Yuri says she is learning slowly about Islam from her husband and hopes the understanding she gains will one day make life for Ali and other Muslims living in Japan better.
Step by Step
Inside the offices of the Japan Halal Association, an NPO based in Osaka’s Hirano Ward, Khadija Mari mans the phones alongside a woman clad in a hijab. Mari met her husband, Abdurahman, while visiting Indonesia in 2012—he worked at the hotel where she was staying—and the couple wed on New Year’s Day, 2014.
Mari explains that she has slowly come to embrace Islam. “It was a gradual awakening,” she says. “My beliefs just naturally developed. Becoming a Muslim has helped me come to terms with different aspects of my life. I am now able to accept life’s challenges as the will of God.”
Mari admits she had concerns about Islam early in her relationship with her husband, but that he helped put her mind at ease by urging her from the outset to just have faith in God. When the couple visited his home village, Mari struggled with local religious customs and manners. Seeing this, Abdurahman consoled her, telling her take things slowly and give it time.
Shortly after the wedding Mari started wearing a blue hijab, but to her surprise Abdurahman found it odd and asked her to stop. Islam is often portrayed in the mass media as a strict, uncompromising religion, but Mari hopes the open acceptance her husband has for differing cultural norms will help others overcome these stereotypes and make Japan more hospitable to Muslims.
She understands that this will take time, though. She recalls how news of a terrorist attack saddened her husband and how he lamented the way it would affect people’s views of Islam. “There is a tendency to believe that Muslims are forgiving of extremist groups because they share the same faith,” she says. “Whenever possible, I let people know that this is not at all the case.”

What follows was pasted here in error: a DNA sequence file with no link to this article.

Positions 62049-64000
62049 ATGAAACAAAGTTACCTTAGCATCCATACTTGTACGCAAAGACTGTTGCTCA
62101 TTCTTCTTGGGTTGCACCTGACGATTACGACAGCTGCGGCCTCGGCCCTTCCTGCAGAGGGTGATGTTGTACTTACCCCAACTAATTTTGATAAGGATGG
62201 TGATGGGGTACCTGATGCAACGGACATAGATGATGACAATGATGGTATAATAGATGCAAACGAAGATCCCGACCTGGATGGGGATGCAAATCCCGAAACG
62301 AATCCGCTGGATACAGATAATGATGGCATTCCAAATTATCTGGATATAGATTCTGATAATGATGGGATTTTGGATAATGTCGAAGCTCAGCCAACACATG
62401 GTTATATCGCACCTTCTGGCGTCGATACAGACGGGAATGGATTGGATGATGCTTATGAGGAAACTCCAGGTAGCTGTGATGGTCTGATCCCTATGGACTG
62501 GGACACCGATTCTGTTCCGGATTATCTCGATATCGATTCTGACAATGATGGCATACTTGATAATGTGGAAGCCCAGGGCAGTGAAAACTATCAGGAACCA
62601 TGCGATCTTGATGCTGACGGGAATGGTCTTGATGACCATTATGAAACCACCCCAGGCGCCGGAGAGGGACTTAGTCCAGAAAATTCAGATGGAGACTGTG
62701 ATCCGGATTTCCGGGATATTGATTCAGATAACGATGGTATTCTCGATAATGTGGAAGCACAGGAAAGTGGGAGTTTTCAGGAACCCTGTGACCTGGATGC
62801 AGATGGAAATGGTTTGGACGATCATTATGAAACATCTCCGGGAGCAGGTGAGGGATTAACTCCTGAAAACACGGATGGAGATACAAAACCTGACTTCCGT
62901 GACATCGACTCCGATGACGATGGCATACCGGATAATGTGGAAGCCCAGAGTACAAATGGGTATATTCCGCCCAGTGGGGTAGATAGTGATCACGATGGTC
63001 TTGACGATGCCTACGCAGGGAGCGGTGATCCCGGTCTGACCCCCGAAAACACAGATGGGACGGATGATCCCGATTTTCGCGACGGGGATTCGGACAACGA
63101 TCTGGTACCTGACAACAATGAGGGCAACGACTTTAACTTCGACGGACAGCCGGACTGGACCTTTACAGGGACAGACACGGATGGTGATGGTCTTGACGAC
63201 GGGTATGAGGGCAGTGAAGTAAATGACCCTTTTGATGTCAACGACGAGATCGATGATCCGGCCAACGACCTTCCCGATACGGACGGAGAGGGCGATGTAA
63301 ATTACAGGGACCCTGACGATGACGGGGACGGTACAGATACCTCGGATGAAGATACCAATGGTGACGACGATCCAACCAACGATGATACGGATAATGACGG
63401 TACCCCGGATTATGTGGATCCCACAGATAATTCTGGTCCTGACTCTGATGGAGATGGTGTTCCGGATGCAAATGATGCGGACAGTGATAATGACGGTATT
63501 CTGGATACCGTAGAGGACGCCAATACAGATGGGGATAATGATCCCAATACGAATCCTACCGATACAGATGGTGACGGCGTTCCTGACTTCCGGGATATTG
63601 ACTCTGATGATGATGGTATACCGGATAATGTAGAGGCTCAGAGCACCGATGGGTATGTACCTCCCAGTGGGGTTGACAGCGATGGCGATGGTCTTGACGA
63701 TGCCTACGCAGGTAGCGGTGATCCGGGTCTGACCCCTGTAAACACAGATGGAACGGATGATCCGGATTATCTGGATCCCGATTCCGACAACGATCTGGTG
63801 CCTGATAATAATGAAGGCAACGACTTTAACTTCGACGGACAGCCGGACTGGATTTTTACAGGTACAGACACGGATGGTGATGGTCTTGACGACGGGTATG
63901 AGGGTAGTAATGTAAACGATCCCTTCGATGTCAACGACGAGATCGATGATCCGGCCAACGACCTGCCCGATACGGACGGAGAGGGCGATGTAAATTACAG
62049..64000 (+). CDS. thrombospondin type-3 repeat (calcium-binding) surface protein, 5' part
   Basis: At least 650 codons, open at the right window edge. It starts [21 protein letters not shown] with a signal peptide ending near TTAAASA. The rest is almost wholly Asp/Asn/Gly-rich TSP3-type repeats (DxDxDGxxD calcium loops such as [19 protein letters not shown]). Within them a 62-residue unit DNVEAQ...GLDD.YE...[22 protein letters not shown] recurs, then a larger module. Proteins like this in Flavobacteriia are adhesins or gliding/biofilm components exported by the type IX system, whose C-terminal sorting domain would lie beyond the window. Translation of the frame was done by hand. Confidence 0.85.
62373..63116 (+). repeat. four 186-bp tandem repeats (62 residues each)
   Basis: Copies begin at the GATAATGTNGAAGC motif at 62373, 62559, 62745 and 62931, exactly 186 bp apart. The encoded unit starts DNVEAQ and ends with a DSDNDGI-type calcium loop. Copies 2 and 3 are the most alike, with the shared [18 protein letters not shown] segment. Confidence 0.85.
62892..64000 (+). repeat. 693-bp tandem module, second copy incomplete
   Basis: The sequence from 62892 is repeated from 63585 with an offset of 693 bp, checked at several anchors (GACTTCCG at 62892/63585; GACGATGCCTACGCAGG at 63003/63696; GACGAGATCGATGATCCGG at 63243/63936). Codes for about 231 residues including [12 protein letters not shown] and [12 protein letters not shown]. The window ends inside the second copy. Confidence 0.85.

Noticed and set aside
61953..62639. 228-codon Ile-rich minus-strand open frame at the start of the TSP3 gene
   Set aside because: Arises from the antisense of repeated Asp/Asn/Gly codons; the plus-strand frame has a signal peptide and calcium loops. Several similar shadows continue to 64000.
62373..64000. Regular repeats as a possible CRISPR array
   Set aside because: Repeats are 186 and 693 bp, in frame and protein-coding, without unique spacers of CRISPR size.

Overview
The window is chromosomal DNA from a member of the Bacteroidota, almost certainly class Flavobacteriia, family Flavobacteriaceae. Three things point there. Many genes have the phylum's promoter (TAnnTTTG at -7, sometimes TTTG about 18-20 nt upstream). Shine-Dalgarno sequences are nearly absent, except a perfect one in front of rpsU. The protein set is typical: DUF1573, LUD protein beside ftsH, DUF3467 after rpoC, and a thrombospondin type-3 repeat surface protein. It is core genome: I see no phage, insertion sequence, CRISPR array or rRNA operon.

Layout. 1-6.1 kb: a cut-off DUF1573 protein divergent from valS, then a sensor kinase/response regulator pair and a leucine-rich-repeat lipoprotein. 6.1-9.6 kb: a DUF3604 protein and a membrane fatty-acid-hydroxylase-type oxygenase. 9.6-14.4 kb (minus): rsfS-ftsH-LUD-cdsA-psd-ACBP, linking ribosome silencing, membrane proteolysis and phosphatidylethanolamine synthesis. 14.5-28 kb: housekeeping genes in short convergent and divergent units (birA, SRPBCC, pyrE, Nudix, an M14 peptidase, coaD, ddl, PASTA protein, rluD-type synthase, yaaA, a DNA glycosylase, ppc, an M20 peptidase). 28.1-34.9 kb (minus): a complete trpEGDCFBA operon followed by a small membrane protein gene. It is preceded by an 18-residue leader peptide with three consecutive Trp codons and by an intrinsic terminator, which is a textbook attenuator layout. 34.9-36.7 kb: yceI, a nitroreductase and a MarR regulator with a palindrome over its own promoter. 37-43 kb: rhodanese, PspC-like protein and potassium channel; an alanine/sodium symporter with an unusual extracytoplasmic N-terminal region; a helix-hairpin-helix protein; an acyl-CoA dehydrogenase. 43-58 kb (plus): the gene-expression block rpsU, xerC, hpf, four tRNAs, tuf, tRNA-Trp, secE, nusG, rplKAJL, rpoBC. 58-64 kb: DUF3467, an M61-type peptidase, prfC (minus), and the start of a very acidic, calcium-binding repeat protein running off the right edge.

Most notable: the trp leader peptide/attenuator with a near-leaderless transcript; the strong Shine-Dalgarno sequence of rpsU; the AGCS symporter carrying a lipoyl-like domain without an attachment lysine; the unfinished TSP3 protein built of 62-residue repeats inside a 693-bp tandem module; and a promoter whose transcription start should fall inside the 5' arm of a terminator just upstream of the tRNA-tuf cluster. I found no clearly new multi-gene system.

A colleague once told Abdurahman that in Japan a person’s religion is of no concern in the workplace. While Mari largely attributes this view to a general lack of understanding about Islam in Japan, she has also come to see it as astute advice for Muslims in the country. There are many challenges to living in Japan, not least of which is food. She says when out with coworkers, Abdurahman does his best to avoid eating forbidden items, sometimes even feigning stomach pains to fend off overzealous recommendations to try a dish. Such efforts can often leave him feeling emotionally drained, though. Shopping at convenience stores is also a challenge for her husband, who does not read Japanese well enough to check the ingredients.
“He tries to take everything in stride,” says Mari, “but even if he accidentally consumes something forbidden he still considers it a sin. When we’re together I have to remain on guard so that he doesn’t unwittingly break his vows.”
Now that more than three years have passed since Mari converted to Islam, she says her husband is finally starting to regard her as truly Muslim. He has even come around on the idea of her wearing a hijab, telling her recently that the head covering suits her.
A Willing Conversion
At an Italian restaurant near Ekoda Station in Tokyo, Bangladeshi Jahangir Mujahed and his wife Chihiro are preparing to open for business. The couple met on the job at a different Italian eatery, managed by Jahangir, where Chihiro, then a university student, worked part-time. Despite their age difference—Jahangir is 22 years older—the pair fell in love. They married seven years ago.
Chihiro claims she had no qualms about converting to Islam. “Many of the values it teaches are same that Japanese children hear growing up,” she says, “like respecting your parents and not lying. Converting was easy for me and has never been a barrier to my life in Japan.”